Executive director and Bishop’s professor Dr. Jessica Riddell discusses university collaboration
Dr. Jessica Riddell, the executive director of the Maple League, came to Mt. A last Wednesday to host a town hall about the consortium of universities in Eastern Canada. At the event, Riddell explained in depth what the Maple League is, what Mount Allison’s role is in this institution and how collaboration across universities is valuable.
The town hall began with Mt. A’s President Jean-Paul Boudreau explaining that the Maple League is a collaboration between four schools in Atlantic Canada: Bishop’s University, Acadia, St. Francis Xavier and Mt. A: schools that are “small – about 5,000 students – primarily undergraduate, liberal arts education, largely from rural or small towns, and autonomous – i.e. not part of a larger institution,” said Boudreau.
Boudreau then explained the mission and values of the Maple League. “The mission is really about fostering relationships between institutions and ways that we like to say, ‘How can we build something strong, unique and powerful together that we might not be able to do alone?’ ” he said. “The values are around collaboration, student experiences, resilience … and community engagement and global citizenship.”
According to Boudreau, the Maple League universities collaborate on the core themes of teaching, extracurriculars, research, professional development and advocacy. “I think the Maple League is increasingly being looked at as a model for thinking about ways to bring our vibrant community of learners and scholars together,” said Boudreau.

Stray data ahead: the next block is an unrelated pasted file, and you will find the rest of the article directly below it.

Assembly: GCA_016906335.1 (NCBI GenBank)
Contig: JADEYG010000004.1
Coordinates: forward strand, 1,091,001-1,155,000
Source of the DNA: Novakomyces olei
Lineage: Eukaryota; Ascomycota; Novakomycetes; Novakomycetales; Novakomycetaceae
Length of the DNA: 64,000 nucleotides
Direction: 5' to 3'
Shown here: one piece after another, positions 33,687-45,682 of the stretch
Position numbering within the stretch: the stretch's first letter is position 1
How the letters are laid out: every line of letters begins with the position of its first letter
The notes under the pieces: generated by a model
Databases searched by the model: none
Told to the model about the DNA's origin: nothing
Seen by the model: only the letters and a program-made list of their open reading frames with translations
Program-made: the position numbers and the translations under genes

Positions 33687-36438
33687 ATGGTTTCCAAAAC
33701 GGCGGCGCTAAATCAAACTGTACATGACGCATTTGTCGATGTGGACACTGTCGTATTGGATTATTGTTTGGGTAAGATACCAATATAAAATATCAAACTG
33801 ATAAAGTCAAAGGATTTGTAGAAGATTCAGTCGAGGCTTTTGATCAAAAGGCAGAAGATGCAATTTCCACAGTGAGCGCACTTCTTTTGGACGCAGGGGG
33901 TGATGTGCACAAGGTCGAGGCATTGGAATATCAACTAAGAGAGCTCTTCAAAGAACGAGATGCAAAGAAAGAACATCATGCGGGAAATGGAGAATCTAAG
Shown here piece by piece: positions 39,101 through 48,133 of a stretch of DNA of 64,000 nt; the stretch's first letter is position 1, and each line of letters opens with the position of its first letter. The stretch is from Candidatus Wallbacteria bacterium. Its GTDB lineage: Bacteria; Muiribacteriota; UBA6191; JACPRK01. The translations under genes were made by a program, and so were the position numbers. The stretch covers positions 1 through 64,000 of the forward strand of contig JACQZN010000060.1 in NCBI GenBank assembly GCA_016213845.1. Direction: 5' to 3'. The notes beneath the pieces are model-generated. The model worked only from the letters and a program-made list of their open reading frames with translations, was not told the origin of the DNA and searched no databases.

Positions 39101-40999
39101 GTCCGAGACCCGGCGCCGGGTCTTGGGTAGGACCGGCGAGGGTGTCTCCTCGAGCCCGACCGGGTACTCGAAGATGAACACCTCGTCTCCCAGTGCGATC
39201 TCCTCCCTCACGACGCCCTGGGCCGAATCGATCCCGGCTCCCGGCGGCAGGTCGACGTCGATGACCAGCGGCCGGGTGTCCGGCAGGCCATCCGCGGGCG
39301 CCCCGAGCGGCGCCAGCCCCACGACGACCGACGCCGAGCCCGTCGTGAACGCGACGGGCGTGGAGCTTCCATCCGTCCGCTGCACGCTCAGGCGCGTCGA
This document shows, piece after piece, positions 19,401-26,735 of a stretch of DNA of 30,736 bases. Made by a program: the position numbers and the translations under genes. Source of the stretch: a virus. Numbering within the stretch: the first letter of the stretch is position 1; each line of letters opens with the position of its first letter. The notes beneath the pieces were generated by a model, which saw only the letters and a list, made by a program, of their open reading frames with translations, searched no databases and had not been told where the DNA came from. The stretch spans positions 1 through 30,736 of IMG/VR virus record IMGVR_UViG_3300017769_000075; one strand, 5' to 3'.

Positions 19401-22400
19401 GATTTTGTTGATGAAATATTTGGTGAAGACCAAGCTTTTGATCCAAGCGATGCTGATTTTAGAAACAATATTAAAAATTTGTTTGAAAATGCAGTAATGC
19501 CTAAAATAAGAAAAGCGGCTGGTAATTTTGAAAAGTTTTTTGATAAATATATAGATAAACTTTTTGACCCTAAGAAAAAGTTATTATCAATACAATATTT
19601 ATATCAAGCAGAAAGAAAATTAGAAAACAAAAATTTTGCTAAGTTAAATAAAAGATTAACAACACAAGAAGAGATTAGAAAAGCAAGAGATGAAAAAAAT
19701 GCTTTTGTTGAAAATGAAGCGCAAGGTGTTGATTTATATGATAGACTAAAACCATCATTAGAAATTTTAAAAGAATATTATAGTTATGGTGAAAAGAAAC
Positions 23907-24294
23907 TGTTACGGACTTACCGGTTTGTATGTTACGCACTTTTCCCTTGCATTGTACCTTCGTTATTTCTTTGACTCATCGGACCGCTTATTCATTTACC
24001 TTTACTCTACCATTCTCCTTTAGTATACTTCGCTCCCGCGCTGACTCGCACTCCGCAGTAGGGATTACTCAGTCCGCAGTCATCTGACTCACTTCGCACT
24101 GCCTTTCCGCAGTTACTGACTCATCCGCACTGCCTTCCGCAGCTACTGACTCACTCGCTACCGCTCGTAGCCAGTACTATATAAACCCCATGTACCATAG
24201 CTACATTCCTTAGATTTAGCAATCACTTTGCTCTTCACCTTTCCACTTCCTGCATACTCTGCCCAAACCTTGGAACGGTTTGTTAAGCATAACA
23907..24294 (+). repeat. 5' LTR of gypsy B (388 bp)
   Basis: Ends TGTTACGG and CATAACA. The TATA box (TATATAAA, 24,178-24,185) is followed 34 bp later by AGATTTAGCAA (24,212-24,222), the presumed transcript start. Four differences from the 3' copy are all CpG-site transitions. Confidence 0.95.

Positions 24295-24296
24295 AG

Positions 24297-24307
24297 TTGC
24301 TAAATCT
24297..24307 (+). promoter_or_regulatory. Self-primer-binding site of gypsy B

Riddell, who is also a professor of early modern literature at Bishop’s, then spoke about her work. Riddell told the crowd about the campus tours she went on last year to explore what collaboration looks like from differing disciplinary professional lenses.
“The two central questions that emerged through my conversations and consultations were … ‘What can we do together that we can’t do on our own? And then how does working together actually make our own institutions or our own practices better?’ ” said Riddell. She acknowledged that not all disciplines benefit from collaboration: “It’s somewhat disruptive in some professional practices to collaborate. As a Shakespearian, I don’t usually research with other people. So, collaboration in research is disruptive for me from my disciplinary lens.”
Several grants available for researchers through different Maple League committees were announced at the event. These included $10,000 for an innovative pedagogies fund, $30,000 for a Maple League research fund, $10,000 for an international field study fund and $25,000 for online learning courses. All funds are accessible to students and faculty through application. Riddell also gave a brief overview of the new student fellow positions that the Maple League has funded.
The town hall showcased some examples of collaboration across the universities, including last year’s debate tournament, shared speakers, and shared lectures over telepresence.
Dr. Dave Hornidge, a physics professor at Mt. A, participated in one of these collaborative classes. “I taught, last fall, three weeks of a course on time from a physics perspective but we also had religious studies, biology and music,” he said. “We each had three weeks and we each gave an exam and assignments and then there was a big, wide-open term project at the very end where we used our fancy telepresence rooms to interact so it wasn’t just one person lecturing; we actually had discussions across four campuses. All in all it was a very positive experience and I hope that we can continue doing this.”
Riddell ended the town hall session by explaining the best way to keep up to date with Maple League announcements and opportunities for faculty and students is to follow the Maple League’s social media pages, or to email firstname.lastname@example.org.